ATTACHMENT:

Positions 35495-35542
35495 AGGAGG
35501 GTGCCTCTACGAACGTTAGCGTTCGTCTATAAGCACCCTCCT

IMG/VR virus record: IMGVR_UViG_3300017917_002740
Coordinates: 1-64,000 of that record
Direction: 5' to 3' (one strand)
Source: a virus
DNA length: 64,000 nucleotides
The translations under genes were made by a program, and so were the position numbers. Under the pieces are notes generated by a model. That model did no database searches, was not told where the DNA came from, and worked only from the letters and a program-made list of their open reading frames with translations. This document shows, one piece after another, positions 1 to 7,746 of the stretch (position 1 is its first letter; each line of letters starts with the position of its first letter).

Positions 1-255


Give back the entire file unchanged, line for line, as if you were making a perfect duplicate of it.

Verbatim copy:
Positions 35495-35542
35495 AGGAGG
35501 GTGCCTCTACGAACGTTAGCGTTCGTCTATAAGCACCCTCCT

IMG/VR virus record: IMGVR_UViG_3300017917_002740
Coordinates: 1-64,000 of that record
Direction: 5' to 3' (one strand)
Source: a virus
DNA length: 64,000 nucleotides
The translations under genes were made by a program, and so were the position numbers. Under the pieces are notes generated by a model. That model did no database searches, was not told where the DNA came from, and worked only from the letters and a program-made list of their open reading frames with translations. This document shows, one piece after another, positions 1 to 7,746 of the stretch (position 1 is its first letter; each line of letters starts with the position of its first letter).

Positions 1-255